Associations Between Longitudinal Loneliness, DNA Methylation Age Acceleration, and Cognitive Functioning.

TitleAssociations Between Longitudinal Loneliness, DNA Methylation Age Acceleration, and Cognitive Functioning.
Publication TypeJournal Article
Year of Publication2023
AuthorsLynch, M, Arpawong, TEm, Beam, CR
JournalThe Journals of Gerontology, Series B, Psychological Sciences and Social Sciences
Volume78
Issue12
Pagination2045-2059
ISSN Number1758-5368
KeywordsAged, Aging, Biomarkers, Cognition, DNA Methylation, Humans, Loneliness, Longitudinal Studies
Abstract

OBJECTIVES: Loneliness may influence aging biomarkers related to cognitive functioning, for example, through accelerated DNA methylation (DNAm) aging.

METHODS: In the present study, we tested whether six common DNAm age acceleration measures mediated the effects of baseline loneliness and five different longitudinal loneliness trajectories on general cognitive ability, immediate memory recall, delayed memory recall, and processing speed in 1,814 older adults in the Health and Retirement Study.

RESULTS: We found that baseline loneliness and individuals who belong to the highest loneliness trajectories had poorer general cognitive ability and memory scores. Only DNAm age acceleration measures that index physiological comorbidities, unhealthy lifestyle factors (e.g., smoking), and mortality risk-mediated effects of baseline loneliness on general cognitive ability and memory functioning but not processing speed. These same DNAm measures mediated effects of the moderate-but-declining loneliness trajectory on cognitive functioning. Additionally, immediate and delayed memory scores were mediated by GrimAge Accel in the lowest and two highest loneliness trajectory groups. Total and mediated effects of loneliness on cognitive functioning outcomes were mainly accounted for by demographic, social, psychological, and physiological covariates, most notably self-rated health, depressive symptomatology, objective social isolation, and body mass index.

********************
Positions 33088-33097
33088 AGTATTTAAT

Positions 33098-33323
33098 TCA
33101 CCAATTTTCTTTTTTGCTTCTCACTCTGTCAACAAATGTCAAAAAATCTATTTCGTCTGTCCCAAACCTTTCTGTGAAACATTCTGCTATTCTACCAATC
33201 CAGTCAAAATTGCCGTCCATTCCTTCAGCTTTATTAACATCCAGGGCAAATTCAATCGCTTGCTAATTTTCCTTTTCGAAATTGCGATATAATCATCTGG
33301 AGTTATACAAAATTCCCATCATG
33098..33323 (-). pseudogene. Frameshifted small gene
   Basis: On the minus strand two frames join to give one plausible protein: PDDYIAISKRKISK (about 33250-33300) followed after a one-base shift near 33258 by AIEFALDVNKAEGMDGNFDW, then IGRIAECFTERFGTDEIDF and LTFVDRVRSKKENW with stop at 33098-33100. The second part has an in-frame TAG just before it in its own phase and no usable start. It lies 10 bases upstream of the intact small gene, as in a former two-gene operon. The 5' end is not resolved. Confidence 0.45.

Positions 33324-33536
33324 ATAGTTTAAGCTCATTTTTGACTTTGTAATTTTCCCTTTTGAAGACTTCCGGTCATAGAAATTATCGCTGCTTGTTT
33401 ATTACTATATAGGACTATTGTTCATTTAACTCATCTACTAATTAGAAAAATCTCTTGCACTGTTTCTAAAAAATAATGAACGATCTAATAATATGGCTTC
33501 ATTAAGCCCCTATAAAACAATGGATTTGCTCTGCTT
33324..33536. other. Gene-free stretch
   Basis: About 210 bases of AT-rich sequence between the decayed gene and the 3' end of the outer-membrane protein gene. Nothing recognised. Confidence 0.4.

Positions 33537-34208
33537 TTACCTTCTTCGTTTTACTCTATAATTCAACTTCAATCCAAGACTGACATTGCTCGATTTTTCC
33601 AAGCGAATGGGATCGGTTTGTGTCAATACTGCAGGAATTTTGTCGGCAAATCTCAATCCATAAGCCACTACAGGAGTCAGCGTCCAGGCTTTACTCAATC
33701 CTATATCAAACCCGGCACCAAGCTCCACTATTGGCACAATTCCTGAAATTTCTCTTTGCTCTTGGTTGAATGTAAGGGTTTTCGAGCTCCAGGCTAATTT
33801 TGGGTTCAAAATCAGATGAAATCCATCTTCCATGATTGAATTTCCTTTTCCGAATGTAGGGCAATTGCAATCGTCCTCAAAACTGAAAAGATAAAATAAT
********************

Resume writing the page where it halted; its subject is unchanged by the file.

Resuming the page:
DISCUSSION: Current findings suggest that DNAm biomarkers of aging, particularly GrimAge Accel, have promise for explaining the prospective association between loneliness and cognitive functioning outcomes.

DOI10.1093/geronb/gbad128
Citation Key13689
PubMed ID37718577
PubMed Central IDPMC10699733
Grant ListT32 AG000037 / AG / NIA NIH HHS / United States
R01AG063949 / AG / NIA NIH HHS / United States
AARF-17505302 / ALZ / Alzheimer's Association / United States